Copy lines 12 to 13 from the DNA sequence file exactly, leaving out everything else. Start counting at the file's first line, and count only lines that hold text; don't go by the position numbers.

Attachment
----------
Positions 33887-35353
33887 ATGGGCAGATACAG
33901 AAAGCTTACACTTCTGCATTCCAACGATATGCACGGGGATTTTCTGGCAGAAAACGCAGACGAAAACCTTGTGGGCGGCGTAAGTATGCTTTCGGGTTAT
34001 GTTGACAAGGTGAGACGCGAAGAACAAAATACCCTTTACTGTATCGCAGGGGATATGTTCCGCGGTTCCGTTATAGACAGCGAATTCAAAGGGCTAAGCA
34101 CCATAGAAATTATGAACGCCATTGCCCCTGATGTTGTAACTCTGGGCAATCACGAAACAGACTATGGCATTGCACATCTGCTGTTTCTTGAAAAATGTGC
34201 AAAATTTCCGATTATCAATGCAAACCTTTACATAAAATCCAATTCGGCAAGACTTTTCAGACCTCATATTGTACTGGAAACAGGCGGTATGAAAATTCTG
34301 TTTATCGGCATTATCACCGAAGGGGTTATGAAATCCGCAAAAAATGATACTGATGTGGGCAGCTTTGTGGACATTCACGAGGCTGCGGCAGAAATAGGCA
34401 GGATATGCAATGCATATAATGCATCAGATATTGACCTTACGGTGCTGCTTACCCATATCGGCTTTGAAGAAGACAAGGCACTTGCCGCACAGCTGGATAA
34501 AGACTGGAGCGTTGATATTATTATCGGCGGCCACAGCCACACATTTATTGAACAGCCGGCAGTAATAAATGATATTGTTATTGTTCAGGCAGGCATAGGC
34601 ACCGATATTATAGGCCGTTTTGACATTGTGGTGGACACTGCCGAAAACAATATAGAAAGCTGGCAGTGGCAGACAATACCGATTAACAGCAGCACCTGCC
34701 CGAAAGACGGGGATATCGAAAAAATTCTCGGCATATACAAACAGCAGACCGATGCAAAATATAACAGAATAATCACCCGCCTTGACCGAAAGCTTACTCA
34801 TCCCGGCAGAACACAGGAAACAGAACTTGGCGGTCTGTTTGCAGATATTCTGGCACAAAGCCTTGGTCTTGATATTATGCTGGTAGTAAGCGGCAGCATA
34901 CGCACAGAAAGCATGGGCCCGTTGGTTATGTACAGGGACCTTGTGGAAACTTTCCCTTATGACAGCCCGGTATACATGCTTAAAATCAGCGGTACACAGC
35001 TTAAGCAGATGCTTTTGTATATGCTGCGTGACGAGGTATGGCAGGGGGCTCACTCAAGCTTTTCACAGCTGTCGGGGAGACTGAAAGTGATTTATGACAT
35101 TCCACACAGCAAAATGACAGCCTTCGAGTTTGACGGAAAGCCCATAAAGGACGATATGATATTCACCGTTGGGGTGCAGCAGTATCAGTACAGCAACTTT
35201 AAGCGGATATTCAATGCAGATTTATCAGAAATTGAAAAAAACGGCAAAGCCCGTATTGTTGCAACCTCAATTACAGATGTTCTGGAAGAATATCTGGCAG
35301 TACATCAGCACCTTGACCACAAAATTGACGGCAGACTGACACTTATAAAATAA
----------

34801 TCCCGGCAGAACACAGGAAACAGAACTTGGCGGTCTGTTTGCAGATATTCTGGCACAAAGCCTTGGTCTTGATATTATGCTGGTAGTAAGCGGCAGCATA
34901 CGCACAGAAAGCATGGGCCCGTTGGTTATGTACAGGGACCTTGTGGAAACTTTCCCTTATGACAGCCCGGTATACATGCTTAAAATCAGCGGTACACAGC